Olaudah Equiano's visit to Newcastle upon Tyne, Durham, and Northumberland in the North East of England
This page explores Equiano's visit to the North East of England. This is of personal interest to me as a resident of Northumberland and a professor at Northumbria University in Newcastle upon Tyne, but is also an excellent illustration of the work that Equiano carried out after publication of The Interesting Narrative in the spring of 1789. He did not rest on his laurels once the book was in the public eye but continued to improve it, modifying and expanding the book in nine seperate editions that appeared between 1789 and 1794. He also vigorously promoted his work, and with it the abolitionist cause, by going on several extended book tours around the British Isles. In later editions of his Narrrative, he notes that:
Since the first publication of my Narrative, I have been in a great variety of scenes in many parts of Great Britain, Ireland, and Scotland, an account of which might well be added here [Viz. Some curious adventures beneath the earth, in a river in Manchester—and a most astonishing one under the Peak of Derbyshire—and in Sept. 1792, I went 90 fathoms down St. Anthony's Colliery, at Newcastle, under the river Tyne, some hundreds of yards on Durham side.]This extract tells us little about a lengthy journey, but he generated enough publicity along the way that we can work out more precisely where he went and who he met with. Equiano toured Scotland in the summer of 1792, reaching as far north as Aberdeen before heading back south via Edinburgh and Northumberland. He arrived in Newcastle at some point in early September. Newcastle was a major port and prosperous commercial town in 1792. It also had an Abolition Society, initiated in October 1791 by William Turner (1761-1859), today best remembered as the founder of the Newcastle Literary and Philosophical Society. Turner had set up the Newcastle Abolition Society following a campaigning visit by Thomas Clarkson in the summer of 1791, and by early in 1792 Turner and others were distributing antislavery tracts and collecting signatures for a petition calling for an end to the slave trade. Equiano would therefore have found a ready audience for him in Newcastle. He set up in business by advertising in local newspapers that the fifth edition of The Interesting Narrative would be available for sale at Robert Denton's bookshop 'opposite the Turk's Head, Bigg-Market, Newcastle, and of the Booksellers in this Town'. (Newcastle Chronicle, Newcastle Advertiser, and Newcastle Courant, 15 September 1792) He stayed for about three weeks and, although there is no surviving evidence to suggest that he spoke at any public meeting, he nonetheless appears to have had a successful stay. When he left he wrote a letter to the local newspapers expressing:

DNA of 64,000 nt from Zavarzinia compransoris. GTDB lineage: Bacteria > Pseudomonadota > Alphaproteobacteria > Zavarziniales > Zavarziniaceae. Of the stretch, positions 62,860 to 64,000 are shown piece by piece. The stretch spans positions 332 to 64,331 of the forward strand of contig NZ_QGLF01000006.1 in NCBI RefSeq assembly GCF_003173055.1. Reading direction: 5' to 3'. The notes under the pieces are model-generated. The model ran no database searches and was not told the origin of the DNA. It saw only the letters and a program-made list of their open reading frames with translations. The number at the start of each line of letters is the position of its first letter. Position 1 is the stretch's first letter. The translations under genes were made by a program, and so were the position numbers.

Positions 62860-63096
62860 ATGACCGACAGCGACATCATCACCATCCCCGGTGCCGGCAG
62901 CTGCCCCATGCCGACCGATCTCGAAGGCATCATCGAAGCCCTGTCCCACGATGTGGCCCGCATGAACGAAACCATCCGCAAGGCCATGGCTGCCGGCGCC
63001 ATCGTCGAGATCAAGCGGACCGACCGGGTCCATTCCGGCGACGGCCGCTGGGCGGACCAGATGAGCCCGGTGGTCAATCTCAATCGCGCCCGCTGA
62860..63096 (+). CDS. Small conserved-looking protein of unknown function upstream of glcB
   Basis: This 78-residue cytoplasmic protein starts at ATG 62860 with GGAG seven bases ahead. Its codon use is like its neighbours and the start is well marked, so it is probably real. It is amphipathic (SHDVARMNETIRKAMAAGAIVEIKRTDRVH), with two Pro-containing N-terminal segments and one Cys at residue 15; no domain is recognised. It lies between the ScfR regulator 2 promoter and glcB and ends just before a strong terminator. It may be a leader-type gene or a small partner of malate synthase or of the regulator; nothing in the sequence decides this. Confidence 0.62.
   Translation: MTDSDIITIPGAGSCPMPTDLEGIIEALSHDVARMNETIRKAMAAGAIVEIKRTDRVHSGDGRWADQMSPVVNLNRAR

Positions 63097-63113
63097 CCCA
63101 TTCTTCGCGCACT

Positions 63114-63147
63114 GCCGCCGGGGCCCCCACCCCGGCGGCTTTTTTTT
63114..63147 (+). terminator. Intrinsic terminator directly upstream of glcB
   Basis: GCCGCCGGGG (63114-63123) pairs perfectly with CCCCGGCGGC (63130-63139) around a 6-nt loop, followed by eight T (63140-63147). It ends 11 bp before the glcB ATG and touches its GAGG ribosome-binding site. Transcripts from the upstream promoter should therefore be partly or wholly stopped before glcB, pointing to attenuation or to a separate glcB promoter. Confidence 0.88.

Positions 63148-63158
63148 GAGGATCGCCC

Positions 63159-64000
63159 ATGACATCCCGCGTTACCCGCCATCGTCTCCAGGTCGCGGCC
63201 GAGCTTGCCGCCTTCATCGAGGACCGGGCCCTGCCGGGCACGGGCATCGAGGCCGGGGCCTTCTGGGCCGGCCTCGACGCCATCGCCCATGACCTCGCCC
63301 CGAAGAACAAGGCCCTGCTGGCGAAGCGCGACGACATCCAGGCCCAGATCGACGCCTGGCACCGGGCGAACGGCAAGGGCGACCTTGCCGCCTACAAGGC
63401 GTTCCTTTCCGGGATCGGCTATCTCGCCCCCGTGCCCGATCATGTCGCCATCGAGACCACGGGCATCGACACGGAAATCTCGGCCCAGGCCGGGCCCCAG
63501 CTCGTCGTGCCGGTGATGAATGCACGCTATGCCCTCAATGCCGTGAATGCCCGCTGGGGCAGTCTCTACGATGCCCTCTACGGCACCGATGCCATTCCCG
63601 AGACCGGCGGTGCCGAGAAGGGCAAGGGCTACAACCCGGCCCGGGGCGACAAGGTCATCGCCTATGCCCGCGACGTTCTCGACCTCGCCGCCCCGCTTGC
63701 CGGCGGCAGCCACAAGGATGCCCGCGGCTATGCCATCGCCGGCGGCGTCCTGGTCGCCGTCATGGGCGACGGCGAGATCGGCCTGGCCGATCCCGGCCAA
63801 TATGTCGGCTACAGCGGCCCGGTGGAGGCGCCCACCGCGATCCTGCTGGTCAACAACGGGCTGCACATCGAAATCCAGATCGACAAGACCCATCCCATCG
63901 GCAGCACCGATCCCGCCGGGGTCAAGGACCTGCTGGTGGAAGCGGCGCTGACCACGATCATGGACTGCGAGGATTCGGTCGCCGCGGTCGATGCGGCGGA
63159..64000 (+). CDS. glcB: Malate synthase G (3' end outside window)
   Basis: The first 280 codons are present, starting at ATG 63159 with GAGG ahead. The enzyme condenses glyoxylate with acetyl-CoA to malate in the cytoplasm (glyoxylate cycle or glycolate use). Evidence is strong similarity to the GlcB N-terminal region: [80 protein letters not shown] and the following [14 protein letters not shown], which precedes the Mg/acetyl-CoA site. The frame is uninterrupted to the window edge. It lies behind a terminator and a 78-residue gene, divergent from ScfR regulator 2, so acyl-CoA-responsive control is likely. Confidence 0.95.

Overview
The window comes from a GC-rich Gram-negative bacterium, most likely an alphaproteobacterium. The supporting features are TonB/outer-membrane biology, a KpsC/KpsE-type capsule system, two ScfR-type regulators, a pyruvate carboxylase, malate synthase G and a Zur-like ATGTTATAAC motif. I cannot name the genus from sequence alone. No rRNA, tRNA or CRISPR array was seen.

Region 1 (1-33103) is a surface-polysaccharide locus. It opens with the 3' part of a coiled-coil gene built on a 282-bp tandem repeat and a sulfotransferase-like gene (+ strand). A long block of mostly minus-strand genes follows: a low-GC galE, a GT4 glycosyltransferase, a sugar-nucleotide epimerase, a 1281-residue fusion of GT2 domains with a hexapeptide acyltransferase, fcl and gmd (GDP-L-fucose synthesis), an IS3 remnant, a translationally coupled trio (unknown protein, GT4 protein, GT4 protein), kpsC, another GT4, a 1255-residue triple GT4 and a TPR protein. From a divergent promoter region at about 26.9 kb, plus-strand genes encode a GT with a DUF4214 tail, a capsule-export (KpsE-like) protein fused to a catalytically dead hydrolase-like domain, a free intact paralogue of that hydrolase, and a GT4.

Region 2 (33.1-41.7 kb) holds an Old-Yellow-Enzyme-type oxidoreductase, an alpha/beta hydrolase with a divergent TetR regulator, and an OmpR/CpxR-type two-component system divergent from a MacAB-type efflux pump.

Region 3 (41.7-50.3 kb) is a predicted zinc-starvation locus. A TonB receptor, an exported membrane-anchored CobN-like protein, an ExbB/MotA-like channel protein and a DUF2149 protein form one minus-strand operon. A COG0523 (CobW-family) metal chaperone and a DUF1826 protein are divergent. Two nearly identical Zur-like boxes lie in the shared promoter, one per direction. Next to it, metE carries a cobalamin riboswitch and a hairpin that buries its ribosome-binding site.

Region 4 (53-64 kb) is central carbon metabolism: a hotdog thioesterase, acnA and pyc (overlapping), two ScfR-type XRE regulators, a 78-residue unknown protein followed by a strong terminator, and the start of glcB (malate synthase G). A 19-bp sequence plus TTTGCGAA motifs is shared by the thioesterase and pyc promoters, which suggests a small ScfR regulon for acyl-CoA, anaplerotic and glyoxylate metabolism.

Warmest thanks of a heart growing with gratitude to you, for your fellow-feeling for the Africans and their cause. Having received marks of kindness, from you who have purchased my interesting narrative, particularly from George Johnson, Esq. of Byker, I am therefore happy that my narrative has afforded pleasure in the perusal; and heartily will all of you every blessing that this world can afford, and every fullness of joy which divine revelation has promised us in the next. (Newcastle Chronicle and Newcastle Advertiser, 6 October 1792; Newcastle Courant. 8 October 1792)George Johnson was a colliery owner and probably the man who invited Equiano '90 fathoms down St. Anthony's Colliery'. Johnson was a supporter indeed: the subscription list to later editions of The Interesting Narrative records he bought 100 copies of the book, by far the largest number purchased by any individual. Presumably Johnson intended to distribute them to further the abolitionist cause.
After leaving Newcastle, Equiano made the short journey to Durham, the birthplace of pioneering abolitionist Granville Sharp, followed by a short stay in Stockton, before travelling south across Yorkshire to Kingston-upon-Hull, the home of abolitionist parliamentarian William Wilberforce. He received enough orders for copies of The Interesting Narrative in these places to justify a sixth edition. All in all, it had been a successful visit to the North East for Equiano.
Equiano's Interesting Narrative was published in nine different editions between 1789 and 1794. Following the author's death, it appeared in several unauthorised nineteenth-century editions before going out of print until the 1960s. The book is now available in several editions, including a paperback edition with notes, index, and an introduction, edited by Brycchan Carey and available from: